Thursday, November 18, 2004



I recently read an article by Philip Kennicott on that tried to examine the map we saw after Election Day two weeks ago. You know the map: It's blue on one side, blue on the other side, has a dab of blue at the top, and is red, red, red in the middle.

I remember thinking how misleading that map is, giving the impression by glance that a broad swath of the nation is Republican, when in fact, to be a red state, all that's needed is to get one more Republican vote than Democrat, and, out east, where the country's population is densest, an 80-20 pro-Democratic vote would show up as a little blue dot (e.g., the District of Columbia).

Thanks to this article (accompanied by its own unique map), I was able to find these maps produced by Michael Gastner, Cosma Shalizi, and Mark Newman at the University of Michigan (though I gather their work is not university-funded or endorsed). They show what the states would look like if they were sized according to their electoral votes. They also do one better service: One of the maps they show displays shades of purple, to better reassure those of us in the 48% of the country whose candidate didn't win that the nation isn't quite the political divide that we fear it is.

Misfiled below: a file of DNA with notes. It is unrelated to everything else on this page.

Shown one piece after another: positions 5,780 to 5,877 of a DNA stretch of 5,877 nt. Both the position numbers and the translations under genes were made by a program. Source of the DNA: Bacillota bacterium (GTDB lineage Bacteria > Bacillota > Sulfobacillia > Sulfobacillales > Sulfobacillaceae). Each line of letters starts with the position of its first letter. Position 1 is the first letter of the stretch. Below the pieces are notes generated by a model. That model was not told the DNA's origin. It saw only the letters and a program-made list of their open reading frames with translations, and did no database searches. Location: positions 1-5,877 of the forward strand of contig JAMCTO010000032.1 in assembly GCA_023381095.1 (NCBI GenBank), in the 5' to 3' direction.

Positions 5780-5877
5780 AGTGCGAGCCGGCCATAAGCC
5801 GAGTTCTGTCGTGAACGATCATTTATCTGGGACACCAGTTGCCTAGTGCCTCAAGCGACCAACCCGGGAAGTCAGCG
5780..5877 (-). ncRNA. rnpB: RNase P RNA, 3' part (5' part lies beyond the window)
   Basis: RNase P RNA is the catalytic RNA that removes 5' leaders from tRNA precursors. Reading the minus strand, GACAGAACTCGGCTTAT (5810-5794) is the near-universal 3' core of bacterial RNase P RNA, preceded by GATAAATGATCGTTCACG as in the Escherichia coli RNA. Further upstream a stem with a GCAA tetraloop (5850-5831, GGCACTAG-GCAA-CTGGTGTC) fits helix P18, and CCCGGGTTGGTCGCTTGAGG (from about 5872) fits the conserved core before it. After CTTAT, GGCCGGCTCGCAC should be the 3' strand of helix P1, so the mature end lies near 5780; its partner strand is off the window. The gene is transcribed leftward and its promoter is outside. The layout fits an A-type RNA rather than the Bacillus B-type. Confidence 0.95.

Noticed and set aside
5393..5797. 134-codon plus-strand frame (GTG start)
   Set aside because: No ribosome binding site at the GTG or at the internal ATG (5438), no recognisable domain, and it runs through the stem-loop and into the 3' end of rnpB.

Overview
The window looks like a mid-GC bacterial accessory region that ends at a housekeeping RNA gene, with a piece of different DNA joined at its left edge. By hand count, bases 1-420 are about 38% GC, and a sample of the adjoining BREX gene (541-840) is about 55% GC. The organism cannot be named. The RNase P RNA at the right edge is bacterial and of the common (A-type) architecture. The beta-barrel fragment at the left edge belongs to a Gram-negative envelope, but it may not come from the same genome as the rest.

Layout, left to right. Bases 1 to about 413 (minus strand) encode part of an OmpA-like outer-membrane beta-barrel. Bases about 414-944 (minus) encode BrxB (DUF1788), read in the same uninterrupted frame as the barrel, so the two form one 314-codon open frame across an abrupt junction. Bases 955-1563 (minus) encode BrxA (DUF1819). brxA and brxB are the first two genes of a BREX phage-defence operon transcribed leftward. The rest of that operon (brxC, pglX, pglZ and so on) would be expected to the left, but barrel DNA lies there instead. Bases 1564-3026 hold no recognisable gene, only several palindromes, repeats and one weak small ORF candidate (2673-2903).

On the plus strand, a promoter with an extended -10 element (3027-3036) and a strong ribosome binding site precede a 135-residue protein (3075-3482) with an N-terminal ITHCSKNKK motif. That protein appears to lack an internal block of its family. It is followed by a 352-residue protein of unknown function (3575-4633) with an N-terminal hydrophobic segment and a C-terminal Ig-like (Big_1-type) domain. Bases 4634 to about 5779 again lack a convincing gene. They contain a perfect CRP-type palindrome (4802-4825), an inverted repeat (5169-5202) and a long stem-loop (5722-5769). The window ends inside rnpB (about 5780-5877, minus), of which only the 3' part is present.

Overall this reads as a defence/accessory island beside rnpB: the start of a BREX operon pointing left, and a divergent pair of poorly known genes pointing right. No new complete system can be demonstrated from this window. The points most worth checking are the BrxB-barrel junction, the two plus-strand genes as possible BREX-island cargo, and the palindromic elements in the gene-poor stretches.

Washington Post map only here.

University of Michigan maps only here.

USA Today map of counties only here.

Princeton map only here.

Blog devoted to "Votergate."


TWM said...

I like all those fancy little maps you put up, but other than showing us what a map looks like through the eyes of someone who might be "stoned", I am not sure what they prove.

The fact is over 60 million people voted for Bush compared to about 57 million for Kerry.

And while I suppose it is comforting for the Blues to see that there are blue areas in the red states . . . you can see that there are plenty of red areas in those blue states as well.

Mike said...

Yup, Bush did get 60 million votes, but he didn't beat Kerry 60 million to 10 million, which is how the GOP seems to be taking the election -- 'we have a mandate!' is its claim.

To look at a close election and believe that just because you won you've got the backing to impose your will over the minority is both an incorrect reading of the vote and an immoral use of power. (Cf., The Federalist Papers No. 51.)

The same is true of the basic map. A big chunk of red is vast, sparsely populated territory. Just because some fellow in Wyoming owns 2,000 acres of land doesn't mean his opinion is more valuable than mine, with a 5,000-square foot urban lot.